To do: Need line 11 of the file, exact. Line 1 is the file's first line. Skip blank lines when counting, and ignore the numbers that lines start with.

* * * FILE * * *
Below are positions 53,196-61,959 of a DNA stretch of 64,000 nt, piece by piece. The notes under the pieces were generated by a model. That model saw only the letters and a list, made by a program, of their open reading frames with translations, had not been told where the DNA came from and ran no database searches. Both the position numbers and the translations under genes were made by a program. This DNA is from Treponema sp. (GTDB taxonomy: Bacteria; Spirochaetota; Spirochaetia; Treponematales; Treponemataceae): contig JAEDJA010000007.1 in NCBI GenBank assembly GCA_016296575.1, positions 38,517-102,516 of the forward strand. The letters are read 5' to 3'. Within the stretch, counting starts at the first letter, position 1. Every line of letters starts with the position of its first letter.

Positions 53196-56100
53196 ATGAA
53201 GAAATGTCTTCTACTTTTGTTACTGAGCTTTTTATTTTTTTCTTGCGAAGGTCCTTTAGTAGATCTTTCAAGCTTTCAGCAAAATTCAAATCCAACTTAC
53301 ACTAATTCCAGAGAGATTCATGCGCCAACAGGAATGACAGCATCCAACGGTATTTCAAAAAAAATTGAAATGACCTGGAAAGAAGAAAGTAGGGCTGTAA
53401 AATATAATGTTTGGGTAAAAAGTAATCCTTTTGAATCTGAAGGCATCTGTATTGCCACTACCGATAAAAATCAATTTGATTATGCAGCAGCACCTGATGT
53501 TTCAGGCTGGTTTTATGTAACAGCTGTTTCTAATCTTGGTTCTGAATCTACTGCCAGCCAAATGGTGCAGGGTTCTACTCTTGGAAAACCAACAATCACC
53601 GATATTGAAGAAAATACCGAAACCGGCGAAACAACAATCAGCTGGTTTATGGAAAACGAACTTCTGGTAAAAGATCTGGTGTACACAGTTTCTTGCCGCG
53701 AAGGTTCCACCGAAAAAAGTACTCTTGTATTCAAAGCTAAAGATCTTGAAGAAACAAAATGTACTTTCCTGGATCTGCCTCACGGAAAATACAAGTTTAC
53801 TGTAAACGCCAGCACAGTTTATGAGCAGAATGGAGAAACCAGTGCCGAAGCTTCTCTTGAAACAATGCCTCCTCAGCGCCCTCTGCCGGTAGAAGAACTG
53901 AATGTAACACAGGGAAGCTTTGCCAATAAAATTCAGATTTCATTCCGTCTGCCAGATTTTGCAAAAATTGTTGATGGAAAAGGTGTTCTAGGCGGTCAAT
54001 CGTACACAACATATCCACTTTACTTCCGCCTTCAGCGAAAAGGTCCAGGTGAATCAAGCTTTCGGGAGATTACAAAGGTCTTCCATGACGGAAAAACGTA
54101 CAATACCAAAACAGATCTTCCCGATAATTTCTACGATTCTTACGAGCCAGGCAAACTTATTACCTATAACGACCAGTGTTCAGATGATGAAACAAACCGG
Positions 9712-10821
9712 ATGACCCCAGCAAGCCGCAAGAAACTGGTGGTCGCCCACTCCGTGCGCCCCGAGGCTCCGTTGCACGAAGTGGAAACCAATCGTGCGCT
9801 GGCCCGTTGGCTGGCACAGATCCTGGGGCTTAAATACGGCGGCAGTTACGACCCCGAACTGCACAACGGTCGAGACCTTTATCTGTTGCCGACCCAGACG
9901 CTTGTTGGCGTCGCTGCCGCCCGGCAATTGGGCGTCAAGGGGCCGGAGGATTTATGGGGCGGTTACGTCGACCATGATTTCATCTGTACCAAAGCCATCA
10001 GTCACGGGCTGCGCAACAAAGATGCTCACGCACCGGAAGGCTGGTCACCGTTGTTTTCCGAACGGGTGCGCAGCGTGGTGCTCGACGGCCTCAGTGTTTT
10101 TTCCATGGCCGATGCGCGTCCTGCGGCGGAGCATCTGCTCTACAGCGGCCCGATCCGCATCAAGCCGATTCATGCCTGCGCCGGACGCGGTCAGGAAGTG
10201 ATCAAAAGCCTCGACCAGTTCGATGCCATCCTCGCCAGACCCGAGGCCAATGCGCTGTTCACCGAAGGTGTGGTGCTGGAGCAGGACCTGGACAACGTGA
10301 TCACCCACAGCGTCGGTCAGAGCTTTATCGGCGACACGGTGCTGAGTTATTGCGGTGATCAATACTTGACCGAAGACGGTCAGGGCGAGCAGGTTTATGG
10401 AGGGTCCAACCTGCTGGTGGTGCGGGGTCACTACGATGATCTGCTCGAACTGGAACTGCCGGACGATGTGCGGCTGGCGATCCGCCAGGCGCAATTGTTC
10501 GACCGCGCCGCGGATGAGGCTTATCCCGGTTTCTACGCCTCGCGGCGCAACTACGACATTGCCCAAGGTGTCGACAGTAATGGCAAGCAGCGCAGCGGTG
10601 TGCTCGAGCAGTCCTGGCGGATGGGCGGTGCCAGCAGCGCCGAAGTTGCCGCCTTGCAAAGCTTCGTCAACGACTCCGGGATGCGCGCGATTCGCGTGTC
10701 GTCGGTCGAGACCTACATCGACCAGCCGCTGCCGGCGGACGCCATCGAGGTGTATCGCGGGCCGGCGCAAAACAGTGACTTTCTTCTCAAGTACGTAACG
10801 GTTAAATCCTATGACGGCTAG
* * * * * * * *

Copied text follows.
53901 AATGTAACACAGGGAAGCTTTGCCAATAAAATTCAGATTTCATTCCGTCTGCCAGATTTTGCAAAAATTGTTGATGGAAAAGGTGTTCTAGGCGGTCAAT